Diagonalization of quadratic forms over euclidean rings

Let $A$ be a commutative euclidean ring, (probably) with 2 a unit in $A$. I'm trying to compute Witt and Grothendieck-Witt rings and since $A$ is a PID any f.g.p. module over it is free so I only need think about forms on $A^n$.

Question: Is every (non-degenerate) quadratic form over $A$ diagonalizable?

A form $q$ is diagonalizable we can perform a base change on $A^n$ such that the matrix for $q$ becomes diagonal. Edit: Non-degenerate here means that any matrix associated to the form is invertible.

From Milnor-Husemoller's book I know this is true if $A$ is local. If I can show that any non-degenerate quadratic form on $A^n$ represents some unit ($q(x) = u$ a unit for some $x \in A^n$) then the statement holds by cor. I.3.3 in Mil-Hus.

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What do you mean by "non-degenerate"? The condition that "any non-degenerate quadratic form on $A^n$ represents some unit" is a bit hard to satisfy if forms like $p\sum_i x_i^2$ are allowed... – darij grinberg Aug 20 '10 at 18:29
If you are looking for the largest class of rings where things that hold for quadratic forms over fields still mostly work, maybe the best you can do is semilocal rings like in Ricardo Baeza's book. Characteristic 2 plays the usual havoc. – Skip Aug 20 '10 at 18:39
@darij: I edited, so now I'm not allowing those kinds of forms. @Skip: Thanks I'll check that out. – K.J. Moi Aug 20 '10 at 18:44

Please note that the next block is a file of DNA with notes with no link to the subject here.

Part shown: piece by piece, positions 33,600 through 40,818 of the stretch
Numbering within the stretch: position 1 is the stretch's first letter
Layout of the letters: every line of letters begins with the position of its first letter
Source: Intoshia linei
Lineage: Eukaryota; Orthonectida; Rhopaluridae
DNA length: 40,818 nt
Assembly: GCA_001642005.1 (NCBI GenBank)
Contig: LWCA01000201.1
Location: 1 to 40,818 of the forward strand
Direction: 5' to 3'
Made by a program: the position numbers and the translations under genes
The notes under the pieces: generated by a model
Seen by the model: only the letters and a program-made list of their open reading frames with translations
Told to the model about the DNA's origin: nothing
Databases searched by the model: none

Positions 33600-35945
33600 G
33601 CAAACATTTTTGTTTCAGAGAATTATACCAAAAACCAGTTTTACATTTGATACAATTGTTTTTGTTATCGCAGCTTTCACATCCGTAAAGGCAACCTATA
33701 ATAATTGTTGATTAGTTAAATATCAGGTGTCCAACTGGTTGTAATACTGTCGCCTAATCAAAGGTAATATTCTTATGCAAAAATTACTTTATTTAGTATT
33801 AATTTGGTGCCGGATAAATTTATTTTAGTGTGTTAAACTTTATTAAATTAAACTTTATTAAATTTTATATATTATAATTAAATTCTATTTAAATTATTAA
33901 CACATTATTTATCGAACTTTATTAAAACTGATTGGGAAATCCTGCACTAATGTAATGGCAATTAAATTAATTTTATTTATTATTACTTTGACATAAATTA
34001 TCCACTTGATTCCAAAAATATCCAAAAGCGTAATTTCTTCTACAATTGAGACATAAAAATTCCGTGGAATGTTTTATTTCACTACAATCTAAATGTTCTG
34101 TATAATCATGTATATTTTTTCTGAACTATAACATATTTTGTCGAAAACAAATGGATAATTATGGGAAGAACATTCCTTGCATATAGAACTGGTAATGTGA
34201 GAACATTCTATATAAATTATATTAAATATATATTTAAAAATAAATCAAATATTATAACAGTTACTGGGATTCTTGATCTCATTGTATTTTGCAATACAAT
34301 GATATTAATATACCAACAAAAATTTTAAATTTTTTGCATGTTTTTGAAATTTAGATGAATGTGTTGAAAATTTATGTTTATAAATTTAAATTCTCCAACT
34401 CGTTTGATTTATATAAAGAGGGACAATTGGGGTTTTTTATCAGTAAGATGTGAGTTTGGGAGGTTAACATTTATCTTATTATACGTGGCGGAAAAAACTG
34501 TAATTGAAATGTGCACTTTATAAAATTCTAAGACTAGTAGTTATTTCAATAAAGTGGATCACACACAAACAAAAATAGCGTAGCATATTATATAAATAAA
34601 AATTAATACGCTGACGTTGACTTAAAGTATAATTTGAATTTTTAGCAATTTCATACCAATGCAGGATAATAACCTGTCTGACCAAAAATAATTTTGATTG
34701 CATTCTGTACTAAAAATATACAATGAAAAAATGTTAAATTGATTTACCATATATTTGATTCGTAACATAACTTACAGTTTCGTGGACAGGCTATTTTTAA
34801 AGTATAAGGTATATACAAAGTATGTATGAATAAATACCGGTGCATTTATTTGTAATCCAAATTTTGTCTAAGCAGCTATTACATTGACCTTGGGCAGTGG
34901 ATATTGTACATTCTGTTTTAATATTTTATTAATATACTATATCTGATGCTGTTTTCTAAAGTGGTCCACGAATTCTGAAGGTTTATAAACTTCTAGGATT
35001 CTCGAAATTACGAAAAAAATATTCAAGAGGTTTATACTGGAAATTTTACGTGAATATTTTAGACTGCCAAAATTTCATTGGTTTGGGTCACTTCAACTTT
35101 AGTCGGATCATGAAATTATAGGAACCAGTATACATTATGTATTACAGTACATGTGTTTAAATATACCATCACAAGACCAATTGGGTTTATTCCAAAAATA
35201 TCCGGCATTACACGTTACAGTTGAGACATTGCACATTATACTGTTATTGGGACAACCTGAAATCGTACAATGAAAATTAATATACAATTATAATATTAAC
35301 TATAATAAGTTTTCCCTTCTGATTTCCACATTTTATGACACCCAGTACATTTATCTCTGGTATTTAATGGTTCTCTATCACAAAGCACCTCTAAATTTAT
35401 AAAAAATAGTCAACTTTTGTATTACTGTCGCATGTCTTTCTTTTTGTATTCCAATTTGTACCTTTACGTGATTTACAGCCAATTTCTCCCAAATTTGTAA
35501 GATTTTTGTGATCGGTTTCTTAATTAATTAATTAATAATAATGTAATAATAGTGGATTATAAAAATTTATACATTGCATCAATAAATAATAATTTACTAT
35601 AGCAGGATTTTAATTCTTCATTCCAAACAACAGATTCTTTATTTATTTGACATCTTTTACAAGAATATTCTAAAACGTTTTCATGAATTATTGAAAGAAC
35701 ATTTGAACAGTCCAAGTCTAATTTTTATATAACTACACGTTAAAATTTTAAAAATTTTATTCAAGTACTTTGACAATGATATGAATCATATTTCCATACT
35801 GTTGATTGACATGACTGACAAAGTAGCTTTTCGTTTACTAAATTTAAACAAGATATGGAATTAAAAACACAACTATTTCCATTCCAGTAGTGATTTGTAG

I did not initially realize this question was in my area. It appears you need to consider easier things before returning to this. I always recommend  The Arithmetic Theory of Quadratic Forms, by Burton Wadsworth Jones  Integral Quadratic Forms, by George Leo Watson  Rational Quadratic Forms, by John William Scott Cassels  and then back to your area, the recent  Basic Quadratic Forms, by Larry J. Gerstein, where Gerstein, as well as T. Y. Lam, can say Pfister'' without snickering. – Will Jagy Aug 20 '10 at 21:13

Quadratic forms over $\mathbb{Z}$ don't diagonalize in general. Even positive definite rank two forms like $3x^2+2xy+5y^2$ can't be diagonalized. Inverting $2$ won't help things.
Not much. Look at "unimodular lattices". Admittedly the earlier nontrivial examples can be diagonalized when you inverrt $2$ but eventually that trick won't work any more. – Robin Chapman Aug 20 '10 at 19:02